Ohlsson, Ioan M. and Ireland, Jane Louise
Aggression and offence motivation in prisoners: exploring the components of motivation in an adult male sample.
Aggressive Behavior, 37
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Official URL: http://dx.doi.org/10.1002/ab.20386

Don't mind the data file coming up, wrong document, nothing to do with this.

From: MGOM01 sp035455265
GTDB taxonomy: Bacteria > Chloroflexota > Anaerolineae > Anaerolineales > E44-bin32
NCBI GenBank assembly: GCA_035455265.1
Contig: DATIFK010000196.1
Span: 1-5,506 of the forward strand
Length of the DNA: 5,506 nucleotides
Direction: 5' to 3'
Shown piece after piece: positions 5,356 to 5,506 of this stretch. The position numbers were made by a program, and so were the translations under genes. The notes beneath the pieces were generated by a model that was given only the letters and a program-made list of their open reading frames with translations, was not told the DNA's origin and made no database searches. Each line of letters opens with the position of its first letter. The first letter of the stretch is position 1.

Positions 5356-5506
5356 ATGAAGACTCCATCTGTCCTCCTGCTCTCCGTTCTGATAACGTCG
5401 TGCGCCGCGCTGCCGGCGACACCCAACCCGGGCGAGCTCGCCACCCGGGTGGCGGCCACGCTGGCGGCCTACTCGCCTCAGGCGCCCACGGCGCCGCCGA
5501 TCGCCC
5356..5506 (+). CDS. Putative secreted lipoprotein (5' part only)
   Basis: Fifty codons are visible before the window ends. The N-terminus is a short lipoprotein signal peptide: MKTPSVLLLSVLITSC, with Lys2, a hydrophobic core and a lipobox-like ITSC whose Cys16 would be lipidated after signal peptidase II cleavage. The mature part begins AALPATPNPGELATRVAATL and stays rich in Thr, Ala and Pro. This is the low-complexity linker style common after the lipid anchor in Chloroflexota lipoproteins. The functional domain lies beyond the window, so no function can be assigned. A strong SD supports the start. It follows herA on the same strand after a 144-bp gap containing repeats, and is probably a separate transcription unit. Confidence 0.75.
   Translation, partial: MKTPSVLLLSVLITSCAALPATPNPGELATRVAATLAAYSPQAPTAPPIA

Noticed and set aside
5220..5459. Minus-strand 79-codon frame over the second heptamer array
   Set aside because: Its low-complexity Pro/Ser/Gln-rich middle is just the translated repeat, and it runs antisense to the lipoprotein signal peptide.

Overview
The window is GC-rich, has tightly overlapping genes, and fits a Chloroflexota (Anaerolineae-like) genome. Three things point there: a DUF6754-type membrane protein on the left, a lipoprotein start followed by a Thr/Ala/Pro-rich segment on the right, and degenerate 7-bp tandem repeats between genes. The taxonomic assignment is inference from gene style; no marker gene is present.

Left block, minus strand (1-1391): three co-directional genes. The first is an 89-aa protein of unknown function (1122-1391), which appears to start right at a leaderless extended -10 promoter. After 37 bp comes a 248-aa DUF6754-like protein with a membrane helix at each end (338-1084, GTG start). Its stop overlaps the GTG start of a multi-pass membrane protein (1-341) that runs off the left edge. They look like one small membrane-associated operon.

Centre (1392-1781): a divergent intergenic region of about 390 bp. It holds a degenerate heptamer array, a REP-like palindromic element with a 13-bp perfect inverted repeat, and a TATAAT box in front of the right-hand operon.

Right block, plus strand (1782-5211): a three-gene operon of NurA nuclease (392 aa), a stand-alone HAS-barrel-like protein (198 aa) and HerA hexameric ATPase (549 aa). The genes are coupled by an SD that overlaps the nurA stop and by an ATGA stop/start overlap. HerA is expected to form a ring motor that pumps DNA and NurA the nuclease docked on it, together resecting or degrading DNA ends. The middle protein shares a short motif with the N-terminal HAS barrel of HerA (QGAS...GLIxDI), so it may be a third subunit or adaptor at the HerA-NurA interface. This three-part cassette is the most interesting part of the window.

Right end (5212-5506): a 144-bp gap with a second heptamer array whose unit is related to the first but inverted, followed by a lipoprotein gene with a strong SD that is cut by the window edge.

This study examined aggression and offending motivation. Participants were 206 adult male prisoners. All completed the Aggression Motivation Questionnaire [Ireland, 2008], the Offending Motivation Questionnaire [Gudjonsson and Sigurdsson, 2004], the Multidimensional Anger Inventory [Siegel, 1986] and the Balanced Inventory of Desirable Responding [Paulhus, 1991]. It was predicted that aggression motivation would separate into two factors, one reflecting proactive aggression and the other reactive aggression. It was predicted that aggression motives would vary by offence type. It was also predicted that the offending motives identified in previous research (i.e. Excitement, Compliance, Provocation and Financial) would be reflected in this study. Levels of anger and social desirability were also examined for their relationship with aggression and offending motives. Results indicated that aggression motivation separated into four core motives; protection, social recognition, perceived positive outcome, and pleasure. Violent and nonviolent offenders were found to differ in their underlying motives for recent acts of aggression. Anger was related to all core aggression motives, whereas social desirability was related only to some. Offending motives were similar to previous research although some differences were found. Results are discussed with reference to their theoretical and clinical implications. Aggr. Behav. 37:278–288, 2011.
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